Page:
I pit "service" as a verb

Excuse me, subway system operators and the like, but “service” is a noun, not a verb. A train does not “service” a station, it’s “serves.” And you also don’t seem to know that using “service” as a verb has strong sexual and prostitution connotations.

While I’m at it, you don’t “gift” something, you give it.

Sorry, but the mechanic services my car and the Geek Squad services my computer.

Eww. Is that even legal? And which port does the Geek Squad guy use? Did he give it a sexually transmitted computer virus?

Maybe if I serviced you, you would like it as a verb more?

Baby, I would verb the hell out of you. I’d verb you all night until you couldn’t verb any more.

From the OED

"1. trans. To be of service to; to serve; to provide with a service.

1893 R. L. Stevenson Catriona xvi. 178 If I am to service ye the way that you propose, I’ll lose my lifelihood.
1948 J. Steinbeck Russ. Jrnl. (1949) 15 Airports are so far from the cities they supposedly service.
1955 News of North (Yellowknife, N.W.T.) 18 Nov. 1/5 A new town house, available to water and sewer service, would be assessed at a much higher rate than duplicate property in a part of the town not serviced this way.
1969 D. Widgery in A. Cockburn & R. Blackburn Student Power 139 It is unlikely that a radical Executive would be able to…service the entirely different attitude of the apolitical small colleges.
1974 R. Adams Shardik lviii. 518 How many permanent camps or staging-forts would be needed to service a regular trade-route?"

The idea of service as referring to sexual acts slides in at definition #4.

“Gifting” and “giving” don’t mean exactly the same thing, though (plus its use as a verb dates back to the 16th century, so you’re a bit late.)

Perhaps after we’re done servicing you, we can fellowship for a while.

I blame TV newscasters and politicians. They desperately look for new ways to say the same things they’ve said hundreds of times before. So they find a noun that they think sounds “synergistic” as a verb…
and then they utility it until it vocubularies the viewing public.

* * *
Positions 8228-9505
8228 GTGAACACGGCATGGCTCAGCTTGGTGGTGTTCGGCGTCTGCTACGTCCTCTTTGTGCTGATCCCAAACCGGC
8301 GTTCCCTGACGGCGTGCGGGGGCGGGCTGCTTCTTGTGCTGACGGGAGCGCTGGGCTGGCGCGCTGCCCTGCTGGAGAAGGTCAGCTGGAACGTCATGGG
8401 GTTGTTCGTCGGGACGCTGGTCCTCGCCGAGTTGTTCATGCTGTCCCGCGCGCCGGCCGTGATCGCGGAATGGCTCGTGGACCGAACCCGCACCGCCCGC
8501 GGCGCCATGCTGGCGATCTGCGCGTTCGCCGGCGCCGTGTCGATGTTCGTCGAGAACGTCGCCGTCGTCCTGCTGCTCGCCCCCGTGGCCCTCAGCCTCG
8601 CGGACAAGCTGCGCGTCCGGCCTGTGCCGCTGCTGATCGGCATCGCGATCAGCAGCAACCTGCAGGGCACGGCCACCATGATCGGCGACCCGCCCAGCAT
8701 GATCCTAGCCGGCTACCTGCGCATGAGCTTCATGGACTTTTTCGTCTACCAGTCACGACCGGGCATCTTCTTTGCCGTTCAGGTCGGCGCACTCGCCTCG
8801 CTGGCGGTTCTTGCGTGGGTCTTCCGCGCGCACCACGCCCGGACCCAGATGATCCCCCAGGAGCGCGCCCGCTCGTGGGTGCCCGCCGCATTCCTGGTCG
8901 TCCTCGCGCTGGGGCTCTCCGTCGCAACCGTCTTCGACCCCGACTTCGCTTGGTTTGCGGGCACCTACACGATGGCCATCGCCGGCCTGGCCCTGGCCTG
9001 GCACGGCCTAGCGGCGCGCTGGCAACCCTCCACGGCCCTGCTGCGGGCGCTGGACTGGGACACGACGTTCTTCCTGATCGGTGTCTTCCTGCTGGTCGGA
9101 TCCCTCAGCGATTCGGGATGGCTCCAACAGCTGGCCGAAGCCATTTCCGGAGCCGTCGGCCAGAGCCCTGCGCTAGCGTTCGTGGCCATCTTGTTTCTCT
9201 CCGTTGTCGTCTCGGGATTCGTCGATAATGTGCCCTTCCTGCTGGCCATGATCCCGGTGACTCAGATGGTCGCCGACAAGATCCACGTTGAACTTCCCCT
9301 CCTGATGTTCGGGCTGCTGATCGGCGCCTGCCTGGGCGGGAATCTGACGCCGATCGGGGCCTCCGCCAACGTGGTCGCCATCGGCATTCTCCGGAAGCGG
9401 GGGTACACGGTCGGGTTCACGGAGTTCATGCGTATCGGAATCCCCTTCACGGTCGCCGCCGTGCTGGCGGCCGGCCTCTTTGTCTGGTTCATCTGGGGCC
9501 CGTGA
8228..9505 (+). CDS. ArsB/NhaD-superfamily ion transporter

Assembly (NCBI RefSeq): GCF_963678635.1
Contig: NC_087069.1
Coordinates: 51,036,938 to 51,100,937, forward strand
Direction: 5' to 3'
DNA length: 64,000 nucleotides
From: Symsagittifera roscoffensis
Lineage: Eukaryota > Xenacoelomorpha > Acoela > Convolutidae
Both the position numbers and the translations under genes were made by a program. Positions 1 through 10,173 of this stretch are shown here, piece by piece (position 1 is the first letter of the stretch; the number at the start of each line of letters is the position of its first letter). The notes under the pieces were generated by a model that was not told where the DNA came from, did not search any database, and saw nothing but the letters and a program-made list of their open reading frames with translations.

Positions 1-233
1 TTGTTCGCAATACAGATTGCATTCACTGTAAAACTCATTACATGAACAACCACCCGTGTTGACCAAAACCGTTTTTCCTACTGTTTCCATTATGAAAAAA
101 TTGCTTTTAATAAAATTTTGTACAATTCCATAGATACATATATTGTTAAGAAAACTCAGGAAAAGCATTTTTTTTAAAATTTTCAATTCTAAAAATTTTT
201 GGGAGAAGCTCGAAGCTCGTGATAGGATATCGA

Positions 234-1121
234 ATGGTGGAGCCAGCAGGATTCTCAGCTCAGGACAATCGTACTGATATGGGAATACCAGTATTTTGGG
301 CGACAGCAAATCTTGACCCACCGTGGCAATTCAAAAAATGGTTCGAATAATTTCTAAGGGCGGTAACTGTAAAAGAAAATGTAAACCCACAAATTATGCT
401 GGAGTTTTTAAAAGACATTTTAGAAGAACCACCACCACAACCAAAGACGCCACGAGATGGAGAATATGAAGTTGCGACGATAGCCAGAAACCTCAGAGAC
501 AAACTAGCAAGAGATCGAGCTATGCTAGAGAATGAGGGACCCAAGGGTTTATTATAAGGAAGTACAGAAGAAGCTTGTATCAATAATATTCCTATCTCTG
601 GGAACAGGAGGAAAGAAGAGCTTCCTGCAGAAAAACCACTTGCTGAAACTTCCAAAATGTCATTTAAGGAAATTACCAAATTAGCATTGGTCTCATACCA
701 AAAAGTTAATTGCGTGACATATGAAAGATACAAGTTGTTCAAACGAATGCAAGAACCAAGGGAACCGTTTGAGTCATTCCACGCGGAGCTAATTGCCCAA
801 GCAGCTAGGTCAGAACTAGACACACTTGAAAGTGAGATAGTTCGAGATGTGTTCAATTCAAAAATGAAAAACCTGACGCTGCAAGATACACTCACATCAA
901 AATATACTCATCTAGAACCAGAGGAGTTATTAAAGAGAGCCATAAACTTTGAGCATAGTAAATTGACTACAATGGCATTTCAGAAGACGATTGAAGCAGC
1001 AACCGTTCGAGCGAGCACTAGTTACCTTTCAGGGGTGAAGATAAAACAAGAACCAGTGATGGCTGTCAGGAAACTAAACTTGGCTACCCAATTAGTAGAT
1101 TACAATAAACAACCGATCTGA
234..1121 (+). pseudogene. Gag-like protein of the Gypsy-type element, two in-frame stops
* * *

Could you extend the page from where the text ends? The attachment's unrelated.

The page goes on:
They may not mean exactly the same thing but I can’t think of a context where “gifting” would be correct but not “giving”.

I mean, if I give you a cake for your birthday, you have received a free cake for which nothing is expected in return. “Gifting” you the cake makes it sound like the presentation of that cake is made on behalf of the Sirius Cybernetic Corporation’s Marketing and HR Departments*.

*Share and Enjoy!

Words don’t have inherent class, they’re granted class syntactically. Stop being a snob.

Go service yourself.

Irregardless of how unique this phenomenon is, I refuse to just stop using “service” as a verb.

I agree. It would sound silly to say a mechanic serves a car. Service is the correct word when you’re talking about an inanimate object like a car, a computer, or a train station.

But you have to pay extra.

The long, powerful train plunging into the willing station … “service” fits that usage just fine.

I prefer, “Be fruitful and multiply yourself”

“Gift” provides more information than “give.” Besides the spiritual use of the term (like in “he was gifted by the holy spirit” where “give” doesn’t quite work), “gift” also connotes that, well, it’s a gift and return is not expected, whereas “give” does not definitively impart that information. It’s not a verb I use often myself, but if ambiguity of whether something is intended to be a gift or not is important to clarify, then I can see use of the verb “gift.”

If “service” isn’t a polite word for “fucking”, then how do you explain all the “Customer Service” departments we’ve had to deal with?

Ah, I love these pit threads, where someone pits the usage of word they don’t like, claiming it to be incorrect, then inevitably it’s shown to be a common usage for over a hundred years.

They next steps are usually the following:

  1. OP claims the dictionary is just throwing a bone to common yet incorrect usage
  2. It is pointed out that there is no real correct or incorrect usage, and the dictionary merely describes usage.
  3. the OP ignores 2), and/or repeats 1) in some manner, then abandons the thread.